At some point or another you’ve likely heard the phrase “power of attorney,” but you might not know its purpose or when to use it. You may even wonder, “What is it? How does it work?” Here, we’ll cover the basics of power of attorney and how it could benefit you.
What is a power of attorney?
A power of attorney form (or letter of attorney) allows you to choose a person or organization to handle your legal, financial, or health care matters if you’re unable to take care of them yourself.
A person who has a power of attorney is called the “principal.” The chosen person or organization is known as an “agent” or “attorney-in-factfinancialf.”
The principal must sign the power of attorney and must be mentally competent at the time of signing for the document to be legally binding.
All powers of attorney end upon the death of the principal. If you are an agent, and the principal dies, you can no longer legally sign for anything as the person’s agent. Doing so could be used against you if there are any disputes with creditors or the principal’s heirs.
Why do I need a power of attorney?
Because life happens. An accident, long-term illness, long-term absence out of the country, disability and more can happen at any time. It’s tough to think about, but if something happens to you, what happens to all the things you normally do yourself? Who would pay bills for you, make sure medical paperwork is complete or monitor your financial accounts?
Unfortunately, many people forego this type of preparation because it’s too grim to think about. However, if you don’t have a power of attorney, your loved ones may be climbing an uphill battle with large expenses and legal procedures just to set up guardianship.
By having a power of attorney created ahead of time, an unexpected event won’t cause further hardship and the agent you selected can carry on with their responsibilities on your behalf.
How do I get power of attorney?
While you can find power of attorney forms online, it’s a good idea to contact a lawyer to help you make sure it’s completed correctly, especially if your assets include quite a bit of money and real estate.
If the form is not completed properly, it’s essentially useless.
Once the document is signed, it should also be notarized, which allows the form to be recorded for real estate transactions and makes it difficult for someone to challenge its validity.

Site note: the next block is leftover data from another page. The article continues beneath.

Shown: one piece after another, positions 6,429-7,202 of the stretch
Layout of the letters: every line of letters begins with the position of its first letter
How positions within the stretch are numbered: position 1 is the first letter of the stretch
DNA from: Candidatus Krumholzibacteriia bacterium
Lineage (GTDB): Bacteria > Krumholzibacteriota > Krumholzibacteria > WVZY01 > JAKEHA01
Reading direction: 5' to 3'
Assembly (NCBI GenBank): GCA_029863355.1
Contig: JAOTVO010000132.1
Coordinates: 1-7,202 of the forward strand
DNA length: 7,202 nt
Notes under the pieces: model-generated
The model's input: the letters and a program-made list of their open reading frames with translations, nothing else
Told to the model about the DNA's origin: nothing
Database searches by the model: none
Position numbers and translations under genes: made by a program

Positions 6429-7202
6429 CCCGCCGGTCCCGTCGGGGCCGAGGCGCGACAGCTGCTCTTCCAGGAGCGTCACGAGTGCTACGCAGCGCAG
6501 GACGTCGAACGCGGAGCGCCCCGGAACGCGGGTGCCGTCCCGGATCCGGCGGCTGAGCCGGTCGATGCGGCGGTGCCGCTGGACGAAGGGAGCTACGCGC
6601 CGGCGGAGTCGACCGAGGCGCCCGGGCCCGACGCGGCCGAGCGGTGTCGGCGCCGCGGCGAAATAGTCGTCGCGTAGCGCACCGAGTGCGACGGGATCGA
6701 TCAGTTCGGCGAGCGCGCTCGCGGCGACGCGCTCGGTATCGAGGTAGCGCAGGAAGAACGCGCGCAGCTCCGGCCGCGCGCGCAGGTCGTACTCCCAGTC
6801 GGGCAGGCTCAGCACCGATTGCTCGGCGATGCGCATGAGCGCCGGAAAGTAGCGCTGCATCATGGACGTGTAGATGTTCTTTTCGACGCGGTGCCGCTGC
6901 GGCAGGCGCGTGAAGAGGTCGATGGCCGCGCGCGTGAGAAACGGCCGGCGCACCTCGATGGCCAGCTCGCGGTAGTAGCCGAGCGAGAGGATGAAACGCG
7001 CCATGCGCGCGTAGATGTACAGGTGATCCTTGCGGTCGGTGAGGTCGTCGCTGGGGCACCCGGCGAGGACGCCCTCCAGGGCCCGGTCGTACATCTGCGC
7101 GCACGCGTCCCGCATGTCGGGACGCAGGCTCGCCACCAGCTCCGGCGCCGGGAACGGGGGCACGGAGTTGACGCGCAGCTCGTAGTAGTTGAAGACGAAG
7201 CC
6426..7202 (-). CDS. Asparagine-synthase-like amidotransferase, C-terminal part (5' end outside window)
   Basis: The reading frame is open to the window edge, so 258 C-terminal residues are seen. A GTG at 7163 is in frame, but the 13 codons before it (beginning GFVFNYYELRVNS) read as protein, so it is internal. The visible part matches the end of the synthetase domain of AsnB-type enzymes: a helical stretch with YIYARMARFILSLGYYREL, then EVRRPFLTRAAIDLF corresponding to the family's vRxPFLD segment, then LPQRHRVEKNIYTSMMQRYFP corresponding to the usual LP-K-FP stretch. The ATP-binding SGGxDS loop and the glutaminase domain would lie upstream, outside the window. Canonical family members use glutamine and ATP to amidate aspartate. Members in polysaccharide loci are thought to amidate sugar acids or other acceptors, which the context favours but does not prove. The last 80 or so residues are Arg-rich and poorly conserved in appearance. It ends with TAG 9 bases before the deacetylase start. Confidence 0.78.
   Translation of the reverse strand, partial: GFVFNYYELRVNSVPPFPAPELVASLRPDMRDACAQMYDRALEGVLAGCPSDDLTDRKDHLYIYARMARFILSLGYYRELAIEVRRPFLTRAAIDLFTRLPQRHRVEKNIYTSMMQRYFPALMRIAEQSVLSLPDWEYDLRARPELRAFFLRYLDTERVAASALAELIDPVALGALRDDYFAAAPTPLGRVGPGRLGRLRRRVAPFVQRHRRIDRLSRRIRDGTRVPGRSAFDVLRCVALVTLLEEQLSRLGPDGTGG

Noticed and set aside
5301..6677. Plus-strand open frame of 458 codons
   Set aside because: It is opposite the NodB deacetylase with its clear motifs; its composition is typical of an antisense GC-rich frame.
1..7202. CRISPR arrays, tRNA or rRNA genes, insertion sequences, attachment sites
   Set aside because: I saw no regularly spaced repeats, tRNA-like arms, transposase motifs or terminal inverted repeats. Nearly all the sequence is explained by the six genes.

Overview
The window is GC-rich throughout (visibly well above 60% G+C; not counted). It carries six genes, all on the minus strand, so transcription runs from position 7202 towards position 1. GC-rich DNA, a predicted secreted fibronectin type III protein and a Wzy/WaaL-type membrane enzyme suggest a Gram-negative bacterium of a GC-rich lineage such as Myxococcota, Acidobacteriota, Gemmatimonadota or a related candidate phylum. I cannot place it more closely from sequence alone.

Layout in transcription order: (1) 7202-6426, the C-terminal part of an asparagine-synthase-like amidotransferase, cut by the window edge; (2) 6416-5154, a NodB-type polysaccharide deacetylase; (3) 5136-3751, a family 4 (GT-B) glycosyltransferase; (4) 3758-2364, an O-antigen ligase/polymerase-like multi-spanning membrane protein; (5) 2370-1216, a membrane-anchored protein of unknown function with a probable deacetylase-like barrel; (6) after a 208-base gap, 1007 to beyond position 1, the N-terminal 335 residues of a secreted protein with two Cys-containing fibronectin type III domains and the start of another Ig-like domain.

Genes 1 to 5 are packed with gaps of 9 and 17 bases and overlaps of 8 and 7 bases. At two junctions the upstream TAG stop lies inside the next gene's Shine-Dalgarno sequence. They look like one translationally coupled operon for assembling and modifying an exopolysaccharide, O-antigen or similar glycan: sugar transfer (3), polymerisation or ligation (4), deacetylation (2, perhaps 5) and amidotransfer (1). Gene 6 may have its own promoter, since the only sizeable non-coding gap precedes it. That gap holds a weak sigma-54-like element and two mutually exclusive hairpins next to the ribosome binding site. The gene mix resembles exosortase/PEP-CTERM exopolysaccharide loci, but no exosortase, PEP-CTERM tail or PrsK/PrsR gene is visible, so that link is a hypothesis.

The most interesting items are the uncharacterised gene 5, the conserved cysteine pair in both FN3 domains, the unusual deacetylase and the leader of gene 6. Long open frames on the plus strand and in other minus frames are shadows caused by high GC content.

Can I change my mind?
Yes, you can revoke or cancel your power of attorney. To do so, you must notify in writing your agent, as well as any place or institution where your agent was used, that the power of attorney is revoked. Alternatively, you can revoke your power of attorney by specifying an expiration date on the document.
What should a power of attorney include?
It’s important to discuss with a lawyer specific powers you’d like to include in the provisions of the document. Here are just a few you might consider:
- Ability to handle tax and IRS-related matters
- Power to create and amend trusts
- Responsibility for handling retirement accounts and investments
- Capability to make monetary gifts
What if something happens to my power of attorney?
If the person or organization you selected as your agent either cannot serve (due to various reasons) or refuses to serve, you have the ability to appoint a successor agent who can take over if necessary.
This is just a brief explanation of the purpose of a power of attorney. It’s important to think about obtaining a power of attorney before something unfortunate happens. By being proactive, your loved ones will not have to deal with additional difficulties or hardship due to legalities.
Check back soon, I’ll be reviewing the various types of power of attorney that are available based on your needs.
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